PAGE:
After I made my first Sixth Woman of the Year Award candidates list of this season and proclaimed that the candidates on that list would probably produce the top statistical candidate at the end of the year, I received an email that opened with a question that I had actually asked myself when putting the list together.
“No love for Monica Wright in your Sixth Woman of the Year article?”
It was a fair question, especially considering that Shenise Johnson was not only included on the list but also one of the top candidates: neither Johnson nor Wright was shooting well, but Wright had a significant advantage in steal percentage (3.2 for Wright vs. 2.6 for Johnson) and free throw production rate (36.36 vs. 8.69) by the formulas I’m using. The difference between the two came down to Johnson being exceptional rebounder for her position (oreb% of 9.8% vs. 4.7% for Wright) and turning the ball over half as often (7.7% turnover ratio compared to 14.53% for Wright).
Since that point, a whole bunch of things have changed to help vault Wright to the top of the list and push Johnson down a few spots.
First, Wright had an outstanding July, boosting her scoring average three points per game while shooting 46% from the field and (briefly) rectifying that efficiency problem while also improving her assist to turnover ratio. Second, Johnson was moved into the Silver Stars’ starting lineup at the beginning of July and while she improved her field goal percentage to 44.2% her 3-point percentage hasn’t been above 30% since and she’s averaging less than an offensive rebound per game. Third, due to the Silver Stars’ injury troubles – Becky Hammon and Sophia Young out for the season as well as DeLisha Milton-Jones going down with a knee injury – both Adams and Johnson could end up being disqualified for the award due to having too many starts.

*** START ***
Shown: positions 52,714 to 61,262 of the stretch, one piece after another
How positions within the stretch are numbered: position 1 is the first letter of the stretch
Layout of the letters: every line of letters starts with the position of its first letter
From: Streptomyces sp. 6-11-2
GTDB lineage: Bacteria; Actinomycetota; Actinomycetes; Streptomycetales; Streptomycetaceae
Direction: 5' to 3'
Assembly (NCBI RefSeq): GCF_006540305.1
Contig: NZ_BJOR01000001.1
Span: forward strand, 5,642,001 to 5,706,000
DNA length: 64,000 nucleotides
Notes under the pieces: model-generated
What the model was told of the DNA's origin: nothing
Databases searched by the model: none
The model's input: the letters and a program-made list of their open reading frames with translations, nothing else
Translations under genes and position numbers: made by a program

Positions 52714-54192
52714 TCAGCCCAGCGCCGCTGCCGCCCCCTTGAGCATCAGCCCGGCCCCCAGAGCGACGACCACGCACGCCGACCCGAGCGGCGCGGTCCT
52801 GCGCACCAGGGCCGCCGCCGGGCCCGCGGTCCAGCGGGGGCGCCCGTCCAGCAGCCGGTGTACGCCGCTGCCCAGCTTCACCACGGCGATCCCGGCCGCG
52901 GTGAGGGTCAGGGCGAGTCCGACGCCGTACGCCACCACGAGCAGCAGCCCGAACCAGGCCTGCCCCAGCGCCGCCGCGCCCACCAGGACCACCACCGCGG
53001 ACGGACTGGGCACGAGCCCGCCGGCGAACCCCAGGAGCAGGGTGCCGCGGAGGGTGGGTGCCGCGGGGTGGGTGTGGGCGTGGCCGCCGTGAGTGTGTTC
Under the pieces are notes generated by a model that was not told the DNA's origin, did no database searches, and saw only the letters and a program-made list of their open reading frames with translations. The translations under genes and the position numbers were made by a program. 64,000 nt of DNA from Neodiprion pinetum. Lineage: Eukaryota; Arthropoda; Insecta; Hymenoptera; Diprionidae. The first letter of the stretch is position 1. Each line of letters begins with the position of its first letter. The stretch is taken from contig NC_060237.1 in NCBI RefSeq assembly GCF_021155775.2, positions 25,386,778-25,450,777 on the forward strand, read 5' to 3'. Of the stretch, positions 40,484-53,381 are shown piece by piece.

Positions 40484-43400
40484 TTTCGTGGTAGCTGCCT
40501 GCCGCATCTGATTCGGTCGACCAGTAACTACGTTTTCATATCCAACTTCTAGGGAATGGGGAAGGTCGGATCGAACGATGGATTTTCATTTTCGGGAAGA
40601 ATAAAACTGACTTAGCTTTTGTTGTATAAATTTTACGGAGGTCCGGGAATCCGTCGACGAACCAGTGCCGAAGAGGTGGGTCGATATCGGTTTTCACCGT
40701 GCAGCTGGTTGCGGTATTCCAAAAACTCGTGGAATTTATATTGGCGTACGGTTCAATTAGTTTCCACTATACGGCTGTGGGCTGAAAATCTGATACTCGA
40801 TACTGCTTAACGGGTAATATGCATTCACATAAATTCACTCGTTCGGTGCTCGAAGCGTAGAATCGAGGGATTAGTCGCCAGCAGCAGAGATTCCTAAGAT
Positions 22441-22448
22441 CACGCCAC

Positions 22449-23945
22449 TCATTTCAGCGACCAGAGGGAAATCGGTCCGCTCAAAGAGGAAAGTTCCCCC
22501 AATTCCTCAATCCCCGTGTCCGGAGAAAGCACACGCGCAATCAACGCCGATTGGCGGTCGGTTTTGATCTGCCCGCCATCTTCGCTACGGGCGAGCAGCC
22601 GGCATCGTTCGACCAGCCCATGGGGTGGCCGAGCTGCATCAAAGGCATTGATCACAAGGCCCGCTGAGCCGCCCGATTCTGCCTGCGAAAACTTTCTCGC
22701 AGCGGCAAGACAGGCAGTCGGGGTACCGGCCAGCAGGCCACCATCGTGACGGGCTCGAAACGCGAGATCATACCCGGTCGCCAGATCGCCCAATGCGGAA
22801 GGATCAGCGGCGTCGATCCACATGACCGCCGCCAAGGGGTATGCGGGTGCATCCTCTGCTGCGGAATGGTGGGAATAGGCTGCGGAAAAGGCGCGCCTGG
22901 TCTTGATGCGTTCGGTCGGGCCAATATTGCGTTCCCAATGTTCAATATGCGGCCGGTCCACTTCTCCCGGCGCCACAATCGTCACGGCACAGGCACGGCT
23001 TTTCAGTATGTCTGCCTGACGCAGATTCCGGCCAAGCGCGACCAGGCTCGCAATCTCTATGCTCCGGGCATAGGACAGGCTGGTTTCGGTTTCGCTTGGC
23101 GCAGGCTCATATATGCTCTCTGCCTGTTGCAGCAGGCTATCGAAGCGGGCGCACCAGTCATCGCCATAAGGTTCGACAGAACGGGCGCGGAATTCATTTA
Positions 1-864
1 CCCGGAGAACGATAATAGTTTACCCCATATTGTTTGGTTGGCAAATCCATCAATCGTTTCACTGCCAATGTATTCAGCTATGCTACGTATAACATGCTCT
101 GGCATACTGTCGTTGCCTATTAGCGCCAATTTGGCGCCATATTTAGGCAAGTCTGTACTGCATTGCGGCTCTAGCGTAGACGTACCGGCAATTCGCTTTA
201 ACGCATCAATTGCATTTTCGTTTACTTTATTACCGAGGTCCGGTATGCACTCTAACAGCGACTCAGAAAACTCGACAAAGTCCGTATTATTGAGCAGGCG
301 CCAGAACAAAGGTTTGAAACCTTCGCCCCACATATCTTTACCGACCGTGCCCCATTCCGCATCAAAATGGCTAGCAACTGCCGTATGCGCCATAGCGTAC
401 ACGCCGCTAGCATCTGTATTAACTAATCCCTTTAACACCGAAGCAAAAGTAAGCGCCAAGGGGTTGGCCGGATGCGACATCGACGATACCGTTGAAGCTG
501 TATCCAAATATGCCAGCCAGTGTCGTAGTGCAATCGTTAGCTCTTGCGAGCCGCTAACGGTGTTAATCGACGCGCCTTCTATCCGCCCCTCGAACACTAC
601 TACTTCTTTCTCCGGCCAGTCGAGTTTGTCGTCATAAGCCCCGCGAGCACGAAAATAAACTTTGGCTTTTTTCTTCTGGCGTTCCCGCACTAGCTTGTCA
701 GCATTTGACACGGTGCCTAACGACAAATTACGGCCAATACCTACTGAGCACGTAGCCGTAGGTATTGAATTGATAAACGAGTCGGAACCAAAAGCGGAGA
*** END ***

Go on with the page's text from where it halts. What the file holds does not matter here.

With the rest of that early-season list falling victim to injury or regression to the mean – and other top candidates moving into the starting lineup for one reason or another – the list you’re about to see is completely different.
How do we identify Sixth Woman of the Year candidates?
Criteria for the Sixth Woman of the Year Award The official criteria for the WNBA’s Sixth Woman of the Year award is simply that a player must come off the bench in more games than they start. But of course we have statistical standards too. You can click here and here for more description of the statistics for this award, which are laid out in the table below.
One of the reasons I felt comfortable saying an early season list would be sufficient for identifying the top end-of-season candidate might be obvious: by that time, rotations and minutes start to get pretty clear, which automatically narrows the field a bit (barring injury). Then it’s just a matter of how well players fit their roles.
The other reason for that bold proclamation is circumstance: over the past few years, early candidates included DeWanna Bonner or someone from the San Antonio Silver Stars who have ultimately dominated the top candidates lists over the last few years (not to belabor an old point, but 2012 award winner Renee Montgomery was arguably not the top candidate on her team last year statistically although her value to the Connecticut Sun off the bench should be clear by now).